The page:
The Commission’s embarrassing concessions are proof that high-visibility, disruptive tactics can be effective. As such, we can expect more of this after June’s EU elections if the Commission doubles down again on its climate policy goals.
Republished from the author’s Substack
EU backtracks on key green agenda measures following widespread farmers’ protests
Ursula von der Leyen
European Commission president Ursula von der Leyen announced that the EU will remove the provision to reduce emissions by 90% by 2040, as well as its plan to cut pesticide use by 50% by 2030 from its ‘Net Zero’ plan, among other concessions.
The European Union (EU) has backtracked on some of its green agenda measures in response to the large-scale farmers’ protests.
On Tuesday, February 6, European Commission president Ursula von der Leyen announced that the EU will remove the provision to reduce emissions by 90% by 2040, as well as its plan to cut pesticide use by 50% by 2030 from its “Net Zero” plan. To quell the rage of farmers, the EU also agreed to water down its plans for so-called animal welfare and the restrictions on land use for agricultural purposes.
“Our farmers deserve to be listened to,” von der Leyen told the European Parliament on Tuesday, the Telegraph reports.
“I know that they are worried about the future of agriculture and their future as farmers.”
“But they also know that agriculture needs to move to a more sustainable model of production so that their farms remain profitable in the years to come,” the Commission President added.
She admitted the plan to cut pesticide use had become a “symbol of polarization.”
Last week, the continent-wide protests reached the heart of Europe as farmers arrived with their tractors in front of the European Parliament in Brussels.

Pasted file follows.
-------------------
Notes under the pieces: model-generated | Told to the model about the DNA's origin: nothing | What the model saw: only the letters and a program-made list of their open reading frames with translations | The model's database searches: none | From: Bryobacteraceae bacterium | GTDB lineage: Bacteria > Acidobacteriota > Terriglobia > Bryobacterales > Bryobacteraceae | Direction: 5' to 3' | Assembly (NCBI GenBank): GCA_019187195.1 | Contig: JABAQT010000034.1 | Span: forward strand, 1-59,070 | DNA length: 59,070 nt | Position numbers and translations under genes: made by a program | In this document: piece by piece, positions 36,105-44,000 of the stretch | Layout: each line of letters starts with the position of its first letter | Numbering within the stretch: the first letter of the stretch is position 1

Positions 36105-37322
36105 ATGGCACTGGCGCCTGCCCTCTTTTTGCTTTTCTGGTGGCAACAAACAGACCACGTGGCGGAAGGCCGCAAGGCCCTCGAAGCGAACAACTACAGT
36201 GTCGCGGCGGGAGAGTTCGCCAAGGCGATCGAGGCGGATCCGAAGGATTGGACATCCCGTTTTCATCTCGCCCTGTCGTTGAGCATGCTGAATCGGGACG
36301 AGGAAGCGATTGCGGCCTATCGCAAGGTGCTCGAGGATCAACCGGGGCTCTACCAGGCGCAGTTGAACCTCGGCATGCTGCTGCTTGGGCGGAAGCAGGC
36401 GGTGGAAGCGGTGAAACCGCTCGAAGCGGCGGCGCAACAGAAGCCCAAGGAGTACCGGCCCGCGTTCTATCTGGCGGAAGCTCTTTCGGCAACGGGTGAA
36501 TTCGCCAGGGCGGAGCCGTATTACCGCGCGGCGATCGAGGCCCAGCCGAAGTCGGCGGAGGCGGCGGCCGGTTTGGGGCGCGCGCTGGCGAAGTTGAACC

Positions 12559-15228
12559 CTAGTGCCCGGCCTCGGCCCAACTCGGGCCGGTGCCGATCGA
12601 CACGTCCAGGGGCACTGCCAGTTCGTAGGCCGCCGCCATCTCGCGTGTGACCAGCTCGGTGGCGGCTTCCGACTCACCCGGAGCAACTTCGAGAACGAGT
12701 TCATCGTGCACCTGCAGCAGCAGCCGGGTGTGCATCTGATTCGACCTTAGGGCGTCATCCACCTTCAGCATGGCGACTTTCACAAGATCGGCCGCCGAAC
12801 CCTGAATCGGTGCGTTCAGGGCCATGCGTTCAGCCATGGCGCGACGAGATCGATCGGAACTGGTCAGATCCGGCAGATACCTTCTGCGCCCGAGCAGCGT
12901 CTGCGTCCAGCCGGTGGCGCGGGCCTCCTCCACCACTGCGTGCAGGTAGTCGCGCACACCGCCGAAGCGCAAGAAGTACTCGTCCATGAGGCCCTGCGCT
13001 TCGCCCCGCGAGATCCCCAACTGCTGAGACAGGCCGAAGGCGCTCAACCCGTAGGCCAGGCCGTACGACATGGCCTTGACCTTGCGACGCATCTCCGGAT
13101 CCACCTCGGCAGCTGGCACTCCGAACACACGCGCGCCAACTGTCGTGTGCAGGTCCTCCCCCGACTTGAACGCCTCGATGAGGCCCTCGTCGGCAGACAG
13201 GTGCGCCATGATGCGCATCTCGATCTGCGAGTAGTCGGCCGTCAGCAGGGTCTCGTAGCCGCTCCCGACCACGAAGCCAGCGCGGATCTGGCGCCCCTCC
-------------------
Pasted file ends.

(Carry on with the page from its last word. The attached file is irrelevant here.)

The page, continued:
The protest in Brussels happened in the context of a continent-wide uprising, including in France, where 10,000 farmers erected more than 100 blockades on important roads across the country. Farmer protests also took place in various other countries, including Spain, Portugal, Italy, Greece, Germany, Scotland and Ireland.
It remains unknown if and for how long the EU will uphold the concessions made to the farmers. The rollback of the green agenda measures might be an attempt to prevent a disaster at the ballot box, as the elections of the European Parliament in June 2024 are fast approaching, and right-wing populist parties have been gaining significantly in the polls.
German MEP and president of the neo-conservative European People’s Party (EPP) Manfred Weber expressed his concern that farmers might vote for right-wing, anti-globalist parties in the upcoming election.
“We always realized that farmers are citizens and don’t want Left-wing ideologies that dictate everything to them,” Weber said in the European Parliament on February 6.
Dutch political commentator Eva Vlaadingerbroek wrote on X, formerly Twitter to say:
This is good news because it shows that protesting WORKS and putting pressure on our overlords WORKS. However, just dropping the requirements for 2040 is not enough. The entire agenda has to go. The Green Deal and the NetZero scam has to go. We’ve won a battle, not the war.